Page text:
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Mid-Week with Christ
December 11, 2019

Power Behind the Throne

Esther 8:1-17

3 Then Esther spoke again to the king. She fell at his feet and wept and pleaded with him to avert the evil plan of Haman the Agagite and the plot that he had devised against the Jews. 4 When the king held out the golden scepter to Esther, Esther rose and stood before the king. 5 And she said, “If it please the king, and if I have found favor in his sight, and if the thing seems right before the king, and I am pleasing in his eyes, let an order be written to revoke the letters devised by Haman the Agagite, the son of Hammedatha, which he wrote to destroy the Jews who are in all the provinces of the king. 6 For how can I bear to see the calamity that is coming to my people? Or how can I bear to see the destruction of my kindred?” 7 Then King Ahasuerus said to Queen Esther and to Mordecai the Jew, “Behold, I have given Esther the house of Haman, and they have hanged him on the gallows, because he intended to lay hands on the Jews. 8 But you may write as you please with regard to the Jews, in the name of the king, and seal it with the king’s ring, for an edict written in the name of the king and sealed with the king’s ring cannot be revoked.” … 17 And in every province and in every city, wherever the king’s command and his edict reached, there was gladness and joy among the Jews, a feast and a holiday. And many from the peoples of the country declared themselves Jews, for fear of the Jews had fallen on them.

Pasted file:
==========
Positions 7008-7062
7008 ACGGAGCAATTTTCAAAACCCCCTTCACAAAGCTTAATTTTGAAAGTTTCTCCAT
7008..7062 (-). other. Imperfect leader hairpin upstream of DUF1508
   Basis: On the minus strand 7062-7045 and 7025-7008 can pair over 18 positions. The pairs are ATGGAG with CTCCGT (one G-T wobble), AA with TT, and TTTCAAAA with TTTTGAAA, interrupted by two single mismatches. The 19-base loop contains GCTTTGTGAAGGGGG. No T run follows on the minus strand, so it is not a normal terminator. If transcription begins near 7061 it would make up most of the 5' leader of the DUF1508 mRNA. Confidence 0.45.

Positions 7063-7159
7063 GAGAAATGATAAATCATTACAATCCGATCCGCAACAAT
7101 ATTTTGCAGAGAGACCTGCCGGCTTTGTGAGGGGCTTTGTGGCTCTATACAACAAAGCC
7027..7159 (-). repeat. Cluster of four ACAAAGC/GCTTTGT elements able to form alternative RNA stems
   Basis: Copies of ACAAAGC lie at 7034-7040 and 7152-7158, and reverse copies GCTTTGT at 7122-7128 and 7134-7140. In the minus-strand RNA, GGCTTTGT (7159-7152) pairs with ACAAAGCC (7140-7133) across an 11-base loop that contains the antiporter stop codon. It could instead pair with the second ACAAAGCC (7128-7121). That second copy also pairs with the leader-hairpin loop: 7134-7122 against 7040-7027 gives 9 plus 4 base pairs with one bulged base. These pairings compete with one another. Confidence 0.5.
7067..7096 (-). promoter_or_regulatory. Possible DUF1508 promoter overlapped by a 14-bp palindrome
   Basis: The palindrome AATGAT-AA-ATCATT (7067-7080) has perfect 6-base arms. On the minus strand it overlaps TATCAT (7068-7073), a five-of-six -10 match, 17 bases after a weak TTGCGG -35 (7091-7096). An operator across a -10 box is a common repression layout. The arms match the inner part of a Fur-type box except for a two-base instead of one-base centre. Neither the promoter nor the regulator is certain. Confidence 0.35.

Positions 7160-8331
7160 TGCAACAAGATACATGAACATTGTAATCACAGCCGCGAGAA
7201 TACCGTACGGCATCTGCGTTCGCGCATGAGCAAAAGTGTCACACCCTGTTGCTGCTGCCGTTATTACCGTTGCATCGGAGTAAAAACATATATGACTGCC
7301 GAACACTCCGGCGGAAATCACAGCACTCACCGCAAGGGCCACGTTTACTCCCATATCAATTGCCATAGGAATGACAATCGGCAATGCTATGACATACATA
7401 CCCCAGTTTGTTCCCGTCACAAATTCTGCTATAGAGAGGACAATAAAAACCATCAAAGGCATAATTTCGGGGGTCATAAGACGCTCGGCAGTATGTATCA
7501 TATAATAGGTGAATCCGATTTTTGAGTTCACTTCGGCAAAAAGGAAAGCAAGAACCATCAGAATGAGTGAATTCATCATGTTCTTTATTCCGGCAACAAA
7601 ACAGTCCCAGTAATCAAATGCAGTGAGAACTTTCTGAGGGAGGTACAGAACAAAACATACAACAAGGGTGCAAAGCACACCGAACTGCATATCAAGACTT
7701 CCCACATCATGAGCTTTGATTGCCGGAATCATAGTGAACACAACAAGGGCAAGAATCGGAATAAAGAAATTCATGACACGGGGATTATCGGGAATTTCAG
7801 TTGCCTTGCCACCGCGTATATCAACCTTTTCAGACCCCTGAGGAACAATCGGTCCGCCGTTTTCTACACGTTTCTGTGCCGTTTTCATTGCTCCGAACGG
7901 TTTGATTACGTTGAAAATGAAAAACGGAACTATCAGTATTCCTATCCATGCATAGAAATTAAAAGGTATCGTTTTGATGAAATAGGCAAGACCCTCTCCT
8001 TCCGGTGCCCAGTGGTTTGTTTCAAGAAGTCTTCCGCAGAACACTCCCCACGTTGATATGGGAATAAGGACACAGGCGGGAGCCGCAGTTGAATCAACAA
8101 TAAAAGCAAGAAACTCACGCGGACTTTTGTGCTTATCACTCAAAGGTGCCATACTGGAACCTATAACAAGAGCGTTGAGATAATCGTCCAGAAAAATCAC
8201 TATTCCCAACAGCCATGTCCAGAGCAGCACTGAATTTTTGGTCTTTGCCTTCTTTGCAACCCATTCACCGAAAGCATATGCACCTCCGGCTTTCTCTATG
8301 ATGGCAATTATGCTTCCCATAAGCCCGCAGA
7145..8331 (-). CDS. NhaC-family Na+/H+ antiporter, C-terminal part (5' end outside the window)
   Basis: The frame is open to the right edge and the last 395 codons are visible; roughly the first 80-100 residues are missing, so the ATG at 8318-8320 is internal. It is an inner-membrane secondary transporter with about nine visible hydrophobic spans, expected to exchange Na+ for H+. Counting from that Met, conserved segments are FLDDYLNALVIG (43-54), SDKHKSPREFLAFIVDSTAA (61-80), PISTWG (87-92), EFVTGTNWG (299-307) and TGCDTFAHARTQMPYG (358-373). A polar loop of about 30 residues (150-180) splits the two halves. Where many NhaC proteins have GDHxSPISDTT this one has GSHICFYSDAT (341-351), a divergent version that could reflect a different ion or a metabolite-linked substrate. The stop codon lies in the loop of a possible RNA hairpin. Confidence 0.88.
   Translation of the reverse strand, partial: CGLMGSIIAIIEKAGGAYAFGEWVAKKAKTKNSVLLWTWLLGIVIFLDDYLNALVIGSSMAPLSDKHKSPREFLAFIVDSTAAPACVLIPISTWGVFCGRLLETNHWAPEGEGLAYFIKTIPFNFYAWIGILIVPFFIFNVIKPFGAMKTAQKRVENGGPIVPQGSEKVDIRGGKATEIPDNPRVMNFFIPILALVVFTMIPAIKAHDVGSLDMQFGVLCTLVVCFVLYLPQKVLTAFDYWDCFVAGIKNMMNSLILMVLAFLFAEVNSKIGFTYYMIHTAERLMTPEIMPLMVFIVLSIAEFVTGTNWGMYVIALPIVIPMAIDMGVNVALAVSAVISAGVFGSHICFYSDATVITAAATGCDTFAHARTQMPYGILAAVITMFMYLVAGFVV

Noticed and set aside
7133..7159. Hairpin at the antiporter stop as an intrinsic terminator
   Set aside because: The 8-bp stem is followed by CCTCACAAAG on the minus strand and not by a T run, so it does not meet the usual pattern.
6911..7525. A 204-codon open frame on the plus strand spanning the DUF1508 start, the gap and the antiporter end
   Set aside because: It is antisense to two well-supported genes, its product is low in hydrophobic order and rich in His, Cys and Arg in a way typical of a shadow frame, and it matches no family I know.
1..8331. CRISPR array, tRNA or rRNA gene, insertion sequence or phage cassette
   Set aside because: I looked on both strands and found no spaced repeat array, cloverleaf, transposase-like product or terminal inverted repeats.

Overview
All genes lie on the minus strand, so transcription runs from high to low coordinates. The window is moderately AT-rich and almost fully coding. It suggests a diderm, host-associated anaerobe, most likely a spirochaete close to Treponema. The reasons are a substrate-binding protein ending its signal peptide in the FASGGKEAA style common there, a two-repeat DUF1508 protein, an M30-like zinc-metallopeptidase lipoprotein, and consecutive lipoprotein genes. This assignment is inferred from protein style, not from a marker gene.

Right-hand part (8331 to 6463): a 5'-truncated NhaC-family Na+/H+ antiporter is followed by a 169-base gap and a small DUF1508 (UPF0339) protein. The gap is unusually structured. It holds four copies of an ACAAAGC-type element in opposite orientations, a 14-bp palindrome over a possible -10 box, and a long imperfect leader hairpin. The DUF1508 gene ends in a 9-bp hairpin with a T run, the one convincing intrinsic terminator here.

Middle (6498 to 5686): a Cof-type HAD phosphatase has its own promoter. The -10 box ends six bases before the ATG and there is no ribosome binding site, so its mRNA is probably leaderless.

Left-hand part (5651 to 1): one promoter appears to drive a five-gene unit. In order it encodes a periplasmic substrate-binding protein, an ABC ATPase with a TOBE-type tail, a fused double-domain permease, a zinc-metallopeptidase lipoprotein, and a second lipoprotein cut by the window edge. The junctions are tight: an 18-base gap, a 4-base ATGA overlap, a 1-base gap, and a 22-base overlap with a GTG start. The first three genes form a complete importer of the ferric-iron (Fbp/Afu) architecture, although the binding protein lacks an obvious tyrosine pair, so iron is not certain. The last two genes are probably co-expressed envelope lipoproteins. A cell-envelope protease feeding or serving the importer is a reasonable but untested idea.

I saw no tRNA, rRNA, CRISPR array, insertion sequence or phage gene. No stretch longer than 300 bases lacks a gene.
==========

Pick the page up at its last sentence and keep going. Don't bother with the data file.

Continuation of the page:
Prayer for the Day

Father, may we always trust Jesus to defeat our enemies, and so never become despondent that their power is too great. Amen.

Sometimes it’s all about the power around the throne, and not the throne itself. Such is the story of Queen Esther and her relationship with King Ahasuerus of Persia. Being from ancient Iran, Ahasuerus – either the Xerxes or Artaxerxes of secular history – was not Jewish. He was likely a follower of the Zoroastrian faith. He was not even the “king of the Jews”, but ruled over a swath of territory that covered parts of modern Iran, Iraq, Lebanon, Syria, Jordan and Israel. But none of that is terribly significant, because in the book of Esther he is not the main character. Esther, her father Mordecai, and Haman are the leads in this story.
Kings like Ahasuerus hold tremendous power. It might seem like they hold so much power that our very fates rest in their hands and not our own. But the story of Esther demonstrates that even mighty kings play their part in history. They may appear to exercise raw power unrestrained by justice and reason. Such is not the case; in the end, God’s good will does triumph over injustice and oppression even in the hands of a foreign king.
Most of us live in a world without actual kings like Ahasuerus. Yet it can still seem like great powers like the Devil, the world and even our own sin are outside our control. The Hamans around us seem to have it in for us, and who are we to challenge their power? Esther shines as an example of trust and faith that God – and good – will still prevail. We who serve under the care of Jesus the True and Eternal King need not fear the tyrants around us. By his crucifixion and death, Jesus has prevailed, and our enemies will be defeated once and for all on the Last Day.
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